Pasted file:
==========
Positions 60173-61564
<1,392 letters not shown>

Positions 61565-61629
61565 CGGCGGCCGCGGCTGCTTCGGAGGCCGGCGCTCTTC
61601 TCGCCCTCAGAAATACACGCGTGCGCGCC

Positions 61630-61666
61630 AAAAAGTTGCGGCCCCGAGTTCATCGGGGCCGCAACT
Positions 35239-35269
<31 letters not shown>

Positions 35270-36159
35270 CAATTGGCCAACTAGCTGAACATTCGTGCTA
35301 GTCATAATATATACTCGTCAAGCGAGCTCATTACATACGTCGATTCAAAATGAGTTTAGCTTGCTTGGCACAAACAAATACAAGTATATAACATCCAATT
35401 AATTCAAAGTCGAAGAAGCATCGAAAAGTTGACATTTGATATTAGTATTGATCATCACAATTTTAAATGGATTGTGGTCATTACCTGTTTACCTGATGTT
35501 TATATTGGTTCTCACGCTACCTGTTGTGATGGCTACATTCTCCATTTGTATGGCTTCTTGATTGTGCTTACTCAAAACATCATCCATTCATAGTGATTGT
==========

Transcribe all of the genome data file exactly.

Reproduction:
Positions 60173-61564
<1,392 letters not shown>

Positions 61565-61629
61565 CGGCGGCCGCGGCTGCTTCGGAGGCCGGCGCTCTTC
61601 TCGCCCTCAGAAATACACGCGTGCGCGCC

Positions 61630-61666
61630 AAAAAGTTGCGGCCCCGAGTTCATCGGGGCCGCAACT
Positions 35239-35269
<31 letters not shown>

Positions 35270-36159
35270 CAATTGGCCAACTAGCTGAACATTCGTGCTA
35301 GTCATAATATATACTCGTCAAGCGAGCTCATTACATACGTCGATTCAAAATGAGTTTAGCTTGCTTGGCACAAACAAATACAAGTATATAACATCCAATT
35401 AATTCAAAGTCGAAGAAGCATCGAAAAGTTGACATTTGATATTAGTATTGATCATCACAATTTTAAATGGATTGTGGTCATTACCTGTTTACCTGATGTT
35501 TATATTGGTTCTCACGCTACCTGTTGTGATGGCTACATTCTCCATTTGTATGGCTTCTTGATTGTGCTTACTCAAAACATCATCCATTCATAGTGATTGT